WOODS, ABRAM C. (deceased), a pioneer of Morgan County, was born in Franklin, Ky., March 21, 1822, and came to Morgan County in 1827, with his father, William Woods, and his grandfather, John Woods. His father fought in the War of 1812, participating in the battle of New Orleans, and received from the Government a grant of land in Nebraska, which Abram C. Woods afterward sold. John Woods, the grandfather, enlisted as a soldier in the Revolutionary War from Wilkes County, Ga., and served throughout the war, part of his time as a scout in the command of Francis Marion, the noted South Carolina hero of that war. His body lies in the old cemetery at Franklin, Morgan County. Two of his brothers, Nathaniel and William, enlisted with him and served during the war.
When the three generations of the Woods family came to Morgan County in 1827, they located on land now included in the site of the village of Franklin; and the town which sprang up around their home they named Franklin in honor of their home town in Kentucky. Abram C. Woods worked on his father's farm until 1849, when he engaged in merchandising in Franklin, remaining thus occupied until 1865, when he removed to Jacksonville. For many years he was engaged in the dry goods and grocery trade in the latter city, first as a member of the firm of Stevenson & Woods, subsequently acting as a Director and Teller of the First National Bank, and afterward became identified with the firm of Phelps & Osborne. He was prominent in the work of building he first Centenary Methodist episcopal Church, devoting much time to raising funds for that purpose, and for many years was a member of its official board. He also was a leader in the movement for the reconstruction of the church edifice. During his residence in Franklin he served as Postmaster for many years. Fraternally he was identified with the Masons, and in politics, was a Republican.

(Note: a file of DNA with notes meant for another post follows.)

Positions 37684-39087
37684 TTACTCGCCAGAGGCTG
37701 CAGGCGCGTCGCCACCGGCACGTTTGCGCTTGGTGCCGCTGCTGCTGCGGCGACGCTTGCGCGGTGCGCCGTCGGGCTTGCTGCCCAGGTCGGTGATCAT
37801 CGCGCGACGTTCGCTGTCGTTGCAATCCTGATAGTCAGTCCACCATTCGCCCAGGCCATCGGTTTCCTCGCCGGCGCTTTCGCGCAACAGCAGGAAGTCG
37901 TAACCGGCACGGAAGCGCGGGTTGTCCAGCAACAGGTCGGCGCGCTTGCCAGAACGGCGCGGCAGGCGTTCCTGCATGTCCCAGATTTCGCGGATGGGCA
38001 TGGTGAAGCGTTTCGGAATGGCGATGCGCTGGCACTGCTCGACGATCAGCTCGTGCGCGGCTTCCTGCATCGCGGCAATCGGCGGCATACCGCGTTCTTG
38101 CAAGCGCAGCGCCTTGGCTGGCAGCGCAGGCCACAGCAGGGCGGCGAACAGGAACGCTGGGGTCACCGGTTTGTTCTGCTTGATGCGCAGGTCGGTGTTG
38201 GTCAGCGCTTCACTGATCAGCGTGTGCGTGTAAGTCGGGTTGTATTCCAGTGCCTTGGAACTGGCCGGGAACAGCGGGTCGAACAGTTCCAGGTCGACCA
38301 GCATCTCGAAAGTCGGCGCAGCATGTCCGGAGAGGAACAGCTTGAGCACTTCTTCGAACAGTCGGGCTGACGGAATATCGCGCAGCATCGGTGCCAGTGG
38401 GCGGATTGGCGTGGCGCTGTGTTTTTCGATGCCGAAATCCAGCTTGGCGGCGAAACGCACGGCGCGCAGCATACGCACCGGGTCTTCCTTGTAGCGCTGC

April 13, 1847, mr. Woods married Susan Dugger, of Carlinville, Ill., who became the mother of the following named children: Ellen Adelaide, deceased; Mary Elizabeth, wife of James W. Crabtree; Edward Jarret, who died in infancy; Clara Lee, wife of J. V. Read; and Lillian May, widow of Samuel D. Osborne. Mrs. Woods died February 6, 1894, and Mr. Woods, July 10, 1903. Mrs. Woods was of French descent, the name originally being DeGuerre. Her mother's father, William McAdams, served with the Virginia troops throughout the Revolutionary War with two of his brothers, all of whom are buried in this State. They first removed to Tennessee, but finally located in Illinois during the pioneer days. The founders of the Dugger family in America came with LaFayette, under whom they fought.